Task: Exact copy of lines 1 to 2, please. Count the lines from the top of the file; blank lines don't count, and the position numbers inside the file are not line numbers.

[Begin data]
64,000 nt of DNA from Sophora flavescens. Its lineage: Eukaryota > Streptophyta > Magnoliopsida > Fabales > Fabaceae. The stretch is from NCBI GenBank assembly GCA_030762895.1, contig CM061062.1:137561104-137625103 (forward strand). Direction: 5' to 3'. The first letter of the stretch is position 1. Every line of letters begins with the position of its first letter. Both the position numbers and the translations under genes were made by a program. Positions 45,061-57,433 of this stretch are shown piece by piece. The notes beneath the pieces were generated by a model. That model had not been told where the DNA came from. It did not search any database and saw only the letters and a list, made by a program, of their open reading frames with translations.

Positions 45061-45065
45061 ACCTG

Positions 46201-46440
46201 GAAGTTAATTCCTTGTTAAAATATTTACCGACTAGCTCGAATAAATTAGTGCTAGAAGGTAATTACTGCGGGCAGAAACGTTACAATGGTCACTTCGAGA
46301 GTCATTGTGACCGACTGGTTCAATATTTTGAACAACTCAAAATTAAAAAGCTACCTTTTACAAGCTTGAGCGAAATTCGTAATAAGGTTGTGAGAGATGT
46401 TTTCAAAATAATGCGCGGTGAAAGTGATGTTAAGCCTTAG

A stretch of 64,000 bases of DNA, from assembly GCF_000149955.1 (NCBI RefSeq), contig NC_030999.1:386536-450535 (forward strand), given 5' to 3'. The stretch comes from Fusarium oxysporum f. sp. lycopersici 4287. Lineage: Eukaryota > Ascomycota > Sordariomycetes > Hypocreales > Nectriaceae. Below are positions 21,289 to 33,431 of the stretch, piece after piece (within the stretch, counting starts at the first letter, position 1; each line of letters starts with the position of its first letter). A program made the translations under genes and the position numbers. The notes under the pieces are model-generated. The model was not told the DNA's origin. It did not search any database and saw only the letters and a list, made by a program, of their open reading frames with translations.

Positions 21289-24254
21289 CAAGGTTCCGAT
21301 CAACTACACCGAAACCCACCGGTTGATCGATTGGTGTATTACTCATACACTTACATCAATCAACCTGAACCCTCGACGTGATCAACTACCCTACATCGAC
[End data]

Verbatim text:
64,000 nt of DNA from Sophora flavescens. Its lineage: Eukaryota > Streptophyta > Magnoliopsida > Fabales > Fabaceae. The stretch is from NCBI GenBank assembly GCA_030762895.1, contig CM061062.1:137561104-137625103 (forward strand). Direction: 5' to 3'. The first letter of the stretch is position 1. Every line of letters begins with the position of its first letter. Both the position numbers and the translations under genes were made by a program. Positions 45,061-57,433 of this stretch are shown piece by piece. The notes beneath the pieces were generated by a model. That model had not been told where the DNA came from. It did not search any database and saw only the letters and a list, made by a program, of their open reading frames with translations.

Positions 45061-45065